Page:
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District 833 to drop high school class ranking

When the Class of 2013 graduates this weekend, it will be the last year District 833 high schools designate and recognize their top two students.

Park, Woodbury and East Ridge high schools have agreed to do away with class ranking. For Park and Woodbury that will mean no more valedictorian and salutatorian beginning next year.

While class ranking was in effect at East Ridge, the school has never designated a valedictorian or salutatorian. Instead, top ranking students are invited to stand before the graduating class and be honored for their academic achievements, according to Aaron Harper, East Ridge principal.

Park Principal Kerry Timmerman and Woodbury Principal Linda Plante and guidance counselors from the three schools recently met with parents to discuss why class rankings are giving way to grade point average only.

Class rankings will not be on high school transcripts, given to students or released to parents beginning in the 2013-14 school year.

Principals have been talking for some time at monthly meetings about dropping class ranks, according to Keith Ryskoski, assistant superintendent for secondary education.

"I give credit to the buildings for coming up with this," Ryskoski said, adding that it has his support as well as that of Superintendent Keith Jacobus.

More than half of high schools across the country have done away with class rankings, district counselors said at a recent information meeting.

It might surprise many parents to know that an admirable 3.9 GPA might not place a student in the top 10 percent of the class in a metropolitan area high school with a good academic program.

A student in a metropolitan high school of 1,800 students, for example, could have a 3.8 average -- still in the A or A- category -- and be ranked 80th out of 420 graduates. But a student from a small town high school in rural Minnesota might be valedictorian and ranked first with the same GPA.

If a college is looking only at class ranking, an application from a student ranked 80th goes to the bottom of the pile, administrators said.

Students graduating from an outstanding high school with many high achieving students can have a 3.9 GPA and have a class ranking even farther down.

The differences between each student are in the thousandths of a point, counselors said.

Officials said the rationale to do away with class ranking is that student who is one-thousandth of a point below the salutatorian shouldn't be disadvantaged because he or she is still an extremely high achiever.

High-achieving students will still be honored in the Park High School Class of 2014 during graduation, but the method has not been decided. Those students with a GPA of 3.5 to 3.66 will be designated as students graduating with honors.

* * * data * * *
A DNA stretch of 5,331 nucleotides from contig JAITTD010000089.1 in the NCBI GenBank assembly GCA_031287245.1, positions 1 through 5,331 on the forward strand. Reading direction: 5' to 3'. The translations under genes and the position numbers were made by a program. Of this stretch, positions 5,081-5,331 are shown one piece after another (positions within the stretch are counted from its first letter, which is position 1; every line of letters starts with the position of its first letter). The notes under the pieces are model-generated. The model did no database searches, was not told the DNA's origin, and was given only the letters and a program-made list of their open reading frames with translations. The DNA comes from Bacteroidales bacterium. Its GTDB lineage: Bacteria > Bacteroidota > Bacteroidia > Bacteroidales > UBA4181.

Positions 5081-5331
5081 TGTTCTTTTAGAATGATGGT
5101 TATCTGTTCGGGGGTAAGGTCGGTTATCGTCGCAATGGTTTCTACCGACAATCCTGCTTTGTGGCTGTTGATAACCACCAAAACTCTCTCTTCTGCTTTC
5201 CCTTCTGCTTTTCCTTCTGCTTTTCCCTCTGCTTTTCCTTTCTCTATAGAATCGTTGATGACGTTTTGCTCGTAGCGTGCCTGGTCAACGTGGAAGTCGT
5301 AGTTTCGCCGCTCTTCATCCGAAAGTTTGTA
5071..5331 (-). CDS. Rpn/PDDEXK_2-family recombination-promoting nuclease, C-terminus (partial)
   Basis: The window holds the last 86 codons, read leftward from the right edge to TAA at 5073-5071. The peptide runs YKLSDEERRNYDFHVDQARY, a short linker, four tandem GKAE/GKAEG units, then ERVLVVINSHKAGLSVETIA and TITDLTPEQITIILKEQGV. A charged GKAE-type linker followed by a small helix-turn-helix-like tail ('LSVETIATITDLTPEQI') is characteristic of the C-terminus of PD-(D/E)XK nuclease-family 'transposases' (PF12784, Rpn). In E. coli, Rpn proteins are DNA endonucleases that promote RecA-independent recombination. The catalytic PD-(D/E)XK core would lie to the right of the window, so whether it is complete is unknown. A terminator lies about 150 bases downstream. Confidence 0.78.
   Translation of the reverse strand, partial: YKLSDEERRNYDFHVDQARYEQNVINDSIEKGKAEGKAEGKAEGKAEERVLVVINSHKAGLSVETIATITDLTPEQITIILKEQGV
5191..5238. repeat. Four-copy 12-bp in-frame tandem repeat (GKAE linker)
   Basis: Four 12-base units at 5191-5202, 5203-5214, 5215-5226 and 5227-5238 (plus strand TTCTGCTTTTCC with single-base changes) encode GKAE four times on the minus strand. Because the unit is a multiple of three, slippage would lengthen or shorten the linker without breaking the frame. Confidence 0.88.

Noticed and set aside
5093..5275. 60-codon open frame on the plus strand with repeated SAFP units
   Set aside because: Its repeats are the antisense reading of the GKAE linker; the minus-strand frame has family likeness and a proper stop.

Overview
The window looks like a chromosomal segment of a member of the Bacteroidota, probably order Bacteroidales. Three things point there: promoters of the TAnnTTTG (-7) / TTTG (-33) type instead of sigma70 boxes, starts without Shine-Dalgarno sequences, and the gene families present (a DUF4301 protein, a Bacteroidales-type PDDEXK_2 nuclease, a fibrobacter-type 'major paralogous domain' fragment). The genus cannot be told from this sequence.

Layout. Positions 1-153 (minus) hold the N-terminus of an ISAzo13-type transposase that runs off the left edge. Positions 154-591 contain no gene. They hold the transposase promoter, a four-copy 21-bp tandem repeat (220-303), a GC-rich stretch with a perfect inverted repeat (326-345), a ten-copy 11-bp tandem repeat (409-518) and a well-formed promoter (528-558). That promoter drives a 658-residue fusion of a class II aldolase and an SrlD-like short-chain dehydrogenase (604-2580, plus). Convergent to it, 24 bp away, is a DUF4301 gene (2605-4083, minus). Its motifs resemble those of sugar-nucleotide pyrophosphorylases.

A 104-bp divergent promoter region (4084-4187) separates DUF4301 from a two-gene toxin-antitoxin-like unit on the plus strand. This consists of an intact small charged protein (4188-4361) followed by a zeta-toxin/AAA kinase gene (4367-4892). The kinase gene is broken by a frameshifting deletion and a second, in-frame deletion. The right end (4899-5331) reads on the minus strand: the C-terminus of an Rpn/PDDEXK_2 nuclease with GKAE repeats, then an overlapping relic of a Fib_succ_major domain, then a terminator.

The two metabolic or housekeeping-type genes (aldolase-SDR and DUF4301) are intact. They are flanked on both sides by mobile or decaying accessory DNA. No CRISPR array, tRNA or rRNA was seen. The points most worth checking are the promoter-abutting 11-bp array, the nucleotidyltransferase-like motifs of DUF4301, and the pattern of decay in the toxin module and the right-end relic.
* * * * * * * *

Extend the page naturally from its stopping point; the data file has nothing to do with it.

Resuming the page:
Students with GPAs of 3.66 to 3.99 with graduate with high honors and student with GPAs 4.0 and above with graduate with distinction.

GPAs of more than 4.0 are possible when students take more rigorous and difficult classes because grades are weighted higher.

Over the past 10 years, more and more schools are dropping class rankings. School districts that no longer have class ranking include Hill Murray, Eden Prairie, Orono, Bloomington Jefferson, Bloomington Kennedy, Stillwater and Mounds View.

When polled by District 633 high school counselors, none of the schools reported any difficulties for students getting into college after rankings were discontinued.

If a college or scholarship requires class rank, and not reporting it could negatively affect a student's application, the information will be made available.

Timmerman said eliminating rankings allows students to focus on getting a good education that prepares them for college as opposed to taking courses to increase their ranking.

Without a class rank, college admissions personnel look at GPAs, personal essays and the body of work the student did over four years such as the number of advanced classes, he said.

Counselors displayed a list of schools that include traditional, private, public and elite institutions that don't require class rankings such as the University of Minnesota, a college many students apply to..

Some parents of high achieving students who attended the information meeting at Park argued that, in spite of the counselors' assertions, that the colleges their students are applying for are insisting on getting class rankings.

When that occurs, which counselors said is infrequent, the school would write a letter explaining the school's policy.

If only a GPA is listed, colleges accept that, counselors said. If a ranking is there, admissions people look at it and are less likely to consider the whole application.

Judy Spooner
Judy Spooner is the longest-serving staff writer at the South Washington County Bulletin. Spooner, who covers education and features in addition to writing a weekly column, has been with the newspaper for over 30 years.
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